Compression check ?

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#1
This may be the most elementary question asked on this board today but I still have to ask it.

When checking compression do you check it with the engine cold or at operating temperature?
 
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#4
I've checked mine (YZ250) at cold only once before and it was at 235psi. What would it be if the engine was warmed up. Higher....lower ? How much?
 

darringer

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#6
I have checked mine both hot and cold, within a matter of 10 minutes, and found the difference to be about 5 psi. My compression is around 210-215 on my 250.
 

yz250flash

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#7
I checked the compression on my yz125 this weekend. Cold 180 psi, Hot 175 psi. Seems to run strong with about 5 hours on the top end.
 
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#8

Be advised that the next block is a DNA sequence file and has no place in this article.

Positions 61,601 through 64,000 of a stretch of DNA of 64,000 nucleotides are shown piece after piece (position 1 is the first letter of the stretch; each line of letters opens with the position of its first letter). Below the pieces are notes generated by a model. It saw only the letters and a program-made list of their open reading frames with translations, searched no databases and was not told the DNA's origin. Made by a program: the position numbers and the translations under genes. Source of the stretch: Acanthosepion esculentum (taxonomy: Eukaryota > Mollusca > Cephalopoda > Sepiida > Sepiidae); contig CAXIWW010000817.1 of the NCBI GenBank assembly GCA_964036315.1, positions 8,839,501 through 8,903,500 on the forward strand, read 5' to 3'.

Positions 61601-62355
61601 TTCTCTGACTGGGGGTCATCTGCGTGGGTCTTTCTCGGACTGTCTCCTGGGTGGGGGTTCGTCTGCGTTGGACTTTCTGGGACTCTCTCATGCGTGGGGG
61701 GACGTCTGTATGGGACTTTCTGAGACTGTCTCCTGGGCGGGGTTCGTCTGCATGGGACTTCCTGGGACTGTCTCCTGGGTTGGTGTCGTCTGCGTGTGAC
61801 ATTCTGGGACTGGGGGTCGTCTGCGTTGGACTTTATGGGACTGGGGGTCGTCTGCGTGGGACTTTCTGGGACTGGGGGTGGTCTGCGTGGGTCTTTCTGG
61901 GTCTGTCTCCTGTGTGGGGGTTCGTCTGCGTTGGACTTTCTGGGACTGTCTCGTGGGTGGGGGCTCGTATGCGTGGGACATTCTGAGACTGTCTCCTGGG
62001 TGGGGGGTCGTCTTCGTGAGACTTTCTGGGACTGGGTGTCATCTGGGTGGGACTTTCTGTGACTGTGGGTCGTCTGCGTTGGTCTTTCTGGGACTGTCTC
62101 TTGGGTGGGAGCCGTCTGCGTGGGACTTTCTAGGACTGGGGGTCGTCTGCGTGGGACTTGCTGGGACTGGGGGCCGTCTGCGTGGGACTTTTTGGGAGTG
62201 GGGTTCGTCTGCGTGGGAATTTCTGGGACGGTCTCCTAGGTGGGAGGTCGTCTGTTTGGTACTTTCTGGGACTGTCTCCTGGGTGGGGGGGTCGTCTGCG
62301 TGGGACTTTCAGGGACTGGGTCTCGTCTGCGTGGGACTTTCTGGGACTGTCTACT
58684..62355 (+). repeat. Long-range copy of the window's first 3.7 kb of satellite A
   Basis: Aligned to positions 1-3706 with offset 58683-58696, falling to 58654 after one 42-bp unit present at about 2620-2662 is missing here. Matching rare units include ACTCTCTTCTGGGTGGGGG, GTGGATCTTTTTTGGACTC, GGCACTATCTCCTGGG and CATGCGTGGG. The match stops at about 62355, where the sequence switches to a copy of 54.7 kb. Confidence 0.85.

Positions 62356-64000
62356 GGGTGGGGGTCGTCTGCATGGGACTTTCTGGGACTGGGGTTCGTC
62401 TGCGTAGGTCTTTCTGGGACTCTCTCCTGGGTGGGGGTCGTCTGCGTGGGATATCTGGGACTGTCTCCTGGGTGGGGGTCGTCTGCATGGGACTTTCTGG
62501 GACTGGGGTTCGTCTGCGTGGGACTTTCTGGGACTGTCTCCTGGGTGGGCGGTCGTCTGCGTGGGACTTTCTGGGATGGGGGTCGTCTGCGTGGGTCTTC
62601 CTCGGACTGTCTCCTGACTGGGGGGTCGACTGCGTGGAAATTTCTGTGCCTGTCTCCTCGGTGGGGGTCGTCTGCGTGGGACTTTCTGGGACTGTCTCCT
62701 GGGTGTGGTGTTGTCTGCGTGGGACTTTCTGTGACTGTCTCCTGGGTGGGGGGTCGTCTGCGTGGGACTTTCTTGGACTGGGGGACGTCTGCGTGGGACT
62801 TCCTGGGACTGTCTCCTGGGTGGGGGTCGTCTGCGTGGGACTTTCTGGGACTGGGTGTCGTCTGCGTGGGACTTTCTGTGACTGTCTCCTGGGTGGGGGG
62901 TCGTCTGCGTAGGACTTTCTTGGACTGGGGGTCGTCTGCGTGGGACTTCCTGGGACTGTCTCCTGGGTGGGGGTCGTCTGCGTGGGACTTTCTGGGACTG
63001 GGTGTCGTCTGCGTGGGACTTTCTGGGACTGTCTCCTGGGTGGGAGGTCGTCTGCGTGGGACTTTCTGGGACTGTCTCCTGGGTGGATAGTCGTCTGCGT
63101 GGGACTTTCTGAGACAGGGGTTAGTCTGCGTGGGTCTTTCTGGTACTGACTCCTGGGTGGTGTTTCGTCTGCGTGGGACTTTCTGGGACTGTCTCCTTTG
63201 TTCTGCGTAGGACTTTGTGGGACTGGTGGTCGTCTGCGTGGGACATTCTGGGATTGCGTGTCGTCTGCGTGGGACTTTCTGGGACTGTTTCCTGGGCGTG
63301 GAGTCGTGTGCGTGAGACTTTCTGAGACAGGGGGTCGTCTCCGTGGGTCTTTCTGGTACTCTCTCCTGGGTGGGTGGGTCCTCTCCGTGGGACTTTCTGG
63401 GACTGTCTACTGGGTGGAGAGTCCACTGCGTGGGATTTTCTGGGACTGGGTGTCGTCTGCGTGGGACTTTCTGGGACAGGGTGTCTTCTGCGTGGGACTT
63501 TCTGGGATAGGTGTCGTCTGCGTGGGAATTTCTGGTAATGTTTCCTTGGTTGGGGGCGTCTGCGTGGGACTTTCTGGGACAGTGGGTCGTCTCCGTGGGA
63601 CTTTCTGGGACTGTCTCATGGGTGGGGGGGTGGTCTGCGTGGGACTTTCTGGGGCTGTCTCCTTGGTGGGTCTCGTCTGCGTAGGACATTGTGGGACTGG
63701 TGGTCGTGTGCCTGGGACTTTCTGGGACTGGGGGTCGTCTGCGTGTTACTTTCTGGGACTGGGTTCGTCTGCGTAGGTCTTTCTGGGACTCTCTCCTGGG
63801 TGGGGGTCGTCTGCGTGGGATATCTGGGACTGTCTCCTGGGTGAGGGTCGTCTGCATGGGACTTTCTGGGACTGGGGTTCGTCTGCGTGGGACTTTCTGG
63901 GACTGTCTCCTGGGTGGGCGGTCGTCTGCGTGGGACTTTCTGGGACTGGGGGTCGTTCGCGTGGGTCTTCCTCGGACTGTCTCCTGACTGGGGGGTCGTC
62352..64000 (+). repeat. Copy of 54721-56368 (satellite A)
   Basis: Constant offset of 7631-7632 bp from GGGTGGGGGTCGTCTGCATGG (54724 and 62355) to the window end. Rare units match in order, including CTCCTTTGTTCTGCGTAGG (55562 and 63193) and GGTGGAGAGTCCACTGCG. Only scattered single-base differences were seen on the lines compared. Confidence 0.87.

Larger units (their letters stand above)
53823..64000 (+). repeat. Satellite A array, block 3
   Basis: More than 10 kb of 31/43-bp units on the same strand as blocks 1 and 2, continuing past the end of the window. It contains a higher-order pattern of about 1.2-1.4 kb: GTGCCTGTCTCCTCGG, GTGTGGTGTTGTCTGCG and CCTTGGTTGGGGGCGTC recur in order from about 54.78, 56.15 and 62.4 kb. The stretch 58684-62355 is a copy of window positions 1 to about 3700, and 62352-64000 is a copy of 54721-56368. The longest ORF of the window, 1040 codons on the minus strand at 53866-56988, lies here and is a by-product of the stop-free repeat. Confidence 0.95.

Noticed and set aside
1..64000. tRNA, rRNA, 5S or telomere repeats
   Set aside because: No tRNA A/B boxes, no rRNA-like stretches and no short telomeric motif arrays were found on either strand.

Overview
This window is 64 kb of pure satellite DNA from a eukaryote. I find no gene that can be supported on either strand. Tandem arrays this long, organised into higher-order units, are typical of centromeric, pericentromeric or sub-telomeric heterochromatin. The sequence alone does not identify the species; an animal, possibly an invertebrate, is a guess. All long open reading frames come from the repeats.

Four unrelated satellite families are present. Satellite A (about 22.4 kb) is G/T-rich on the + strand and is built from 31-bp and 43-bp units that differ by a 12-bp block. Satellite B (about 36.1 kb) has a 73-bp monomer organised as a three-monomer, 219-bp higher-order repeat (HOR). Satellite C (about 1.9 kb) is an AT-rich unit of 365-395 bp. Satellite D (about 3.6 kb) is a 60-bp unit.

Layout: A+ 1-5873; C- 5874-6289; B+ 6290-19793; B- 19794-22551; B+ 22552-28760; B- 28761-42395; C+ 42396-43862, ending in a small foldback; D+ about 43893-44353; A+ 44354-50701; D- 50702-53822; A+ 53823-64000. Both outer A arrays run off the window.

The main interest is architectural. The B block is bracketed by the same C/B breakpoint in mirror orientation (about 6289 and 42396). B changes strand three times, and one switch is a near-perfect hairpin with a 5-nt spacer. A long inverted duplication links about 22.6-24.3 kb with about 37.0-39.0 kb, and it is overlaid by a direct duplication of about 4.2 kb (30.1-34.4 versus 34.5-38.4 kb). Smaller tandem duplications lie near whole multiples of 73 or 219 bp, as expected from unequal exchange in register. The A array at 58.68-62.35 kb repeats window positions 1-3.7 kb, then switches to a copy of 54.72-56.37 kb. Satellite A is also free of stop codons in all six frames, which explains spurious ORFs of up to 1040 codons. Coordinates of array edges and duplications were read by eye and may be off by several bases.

YZ250flash, I'm guessing you have owned or still currently own a YZ250. What years are your 250 and yz125. The thing is...is that I have a '01 YZ250 and am wanting a 2003 YZ125. Whats the acceleration difference btwn the two. I wont be bored riding the 125 after riding the 250 for 6 months--will I?
 

yz250flash

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#9
I have a 2000 YZ250 and an '01 yz125. The power band on the 125 is much more noticable than the 250. Keep it in the higher rpms and it screams. In tight situations and coming out of corners you have to keep the 125 revved up and slip the clutch to keep it in the power band and maintain speed. As you know with the 250 you can just throttle out of a corner.

Although there is only about 22 pounds difference between the two the 125 feels like you can throw it around. It feels a lot more nimble than the 250. I actually feel a little more confident on the 125 because it feels more forgiving. If I twist the throttle too much at the wrong time I don't feel like it is going to come out from under me. To tell the truth I bought the 125 for my girlfriend to ride but I like riding it so much that a lot of times I will take it out instead of the 250.